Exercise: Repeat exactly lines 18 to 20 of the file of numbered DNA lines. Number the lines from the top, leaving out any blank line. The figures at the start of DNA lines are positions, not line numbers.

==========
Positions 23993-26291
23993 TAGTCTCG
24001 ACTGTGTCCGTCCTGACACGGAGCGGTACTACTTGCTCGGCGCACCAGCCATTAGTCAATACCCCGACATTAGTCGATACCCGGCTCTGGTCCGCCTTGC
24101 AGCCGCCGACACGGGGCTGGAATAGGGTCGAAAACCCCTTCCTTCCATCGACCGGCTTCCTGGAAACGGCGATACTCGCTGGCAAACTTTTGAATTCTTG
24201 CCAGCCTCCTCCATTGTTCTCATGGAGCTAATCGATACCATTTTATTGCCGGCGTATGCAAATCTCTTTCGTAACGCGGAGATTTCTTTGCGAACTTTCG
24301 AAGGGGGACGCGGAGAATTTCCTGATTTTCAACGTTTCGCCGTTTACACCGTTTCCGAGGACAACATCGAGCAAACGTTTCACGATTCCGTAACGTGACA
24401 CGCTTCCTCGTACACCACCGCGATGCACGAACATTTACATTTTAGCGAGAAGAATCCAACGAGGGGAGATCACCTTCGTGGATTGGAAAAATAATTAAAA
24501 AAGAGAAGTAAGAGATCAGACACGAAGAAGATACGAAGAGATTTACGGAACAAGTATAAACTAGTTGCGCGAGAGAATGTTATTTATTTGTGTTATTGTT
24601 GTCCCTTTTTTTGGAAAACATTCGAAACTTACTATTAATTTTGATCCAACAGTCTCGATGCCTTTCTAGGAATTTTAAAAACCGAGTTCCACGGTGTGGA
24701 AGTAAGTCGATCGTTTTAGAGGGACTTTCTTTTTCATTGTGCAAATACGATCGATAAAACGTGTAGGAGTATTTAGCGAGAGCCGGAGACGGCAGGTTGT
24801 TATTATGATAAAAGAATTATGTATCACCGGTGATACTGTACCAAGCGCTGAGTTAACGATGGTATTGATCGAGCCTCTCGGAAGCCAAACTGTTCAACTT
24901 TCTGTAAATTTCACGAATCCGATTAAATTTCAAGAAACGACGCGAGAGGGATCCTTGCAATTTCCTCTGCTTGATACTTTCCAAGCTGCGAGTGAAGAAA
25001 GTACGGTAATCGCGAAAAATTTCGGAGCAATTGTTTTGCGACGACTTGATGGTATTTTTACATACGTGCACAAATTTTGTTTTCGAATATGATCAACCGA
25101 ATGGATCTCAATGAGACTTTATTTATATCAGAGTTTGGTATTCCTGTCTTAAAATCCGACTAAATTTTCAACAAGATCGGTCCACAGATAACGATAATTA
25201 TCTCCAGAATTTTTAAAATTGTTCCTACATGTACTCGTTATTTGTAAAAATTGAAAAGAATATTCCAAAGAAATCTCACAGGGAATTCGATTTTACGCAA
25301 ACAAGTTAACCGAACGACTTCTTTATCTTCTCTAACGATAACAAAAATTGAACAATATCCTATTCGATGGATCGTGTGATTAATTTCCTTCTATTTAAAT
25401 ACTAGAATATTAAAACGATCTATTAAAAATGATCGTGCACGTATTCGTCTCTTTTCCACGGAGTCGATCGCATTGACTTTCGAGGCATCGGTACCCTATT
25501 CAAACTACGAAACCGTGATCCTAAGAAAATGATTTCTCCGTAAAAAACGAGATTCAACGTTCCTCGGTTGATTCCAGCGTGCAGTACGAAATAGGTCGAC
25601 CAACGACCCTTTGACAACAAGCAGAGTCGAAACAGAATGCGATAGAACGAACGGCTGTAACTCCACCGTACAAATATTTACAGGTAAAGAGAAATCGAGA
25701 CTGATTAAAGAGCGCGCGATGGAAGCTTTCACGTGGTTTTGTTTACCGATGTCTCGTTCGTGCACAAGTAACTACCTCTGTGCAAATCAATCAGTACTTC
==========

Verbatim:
25501 CAAACTACGAAACCGTGATCCTAAGAAAATGATTTCTCCGTAAAAAACGAGATTCAACGTTCCTCGGTTGATTCCAGCGTGCAGTACGAAATAGGTCGAC
25601 CAACGACCCTTTGACAACAAGCAGAGTCGAAACAGAATGCGATAGAACGAACGGCTGTAACTCCACCGTACAAATATTTACAGGTAAAGAGAAATCGAGA
25701 CTGATTAAAGAGCGCGCGATGGAAGCTTTCACGTGGTTTTGTTTACCGATGTCTCGTTCGTGCACAAGTAACTACCTCTGTGCAAATCAATCAGTACTTC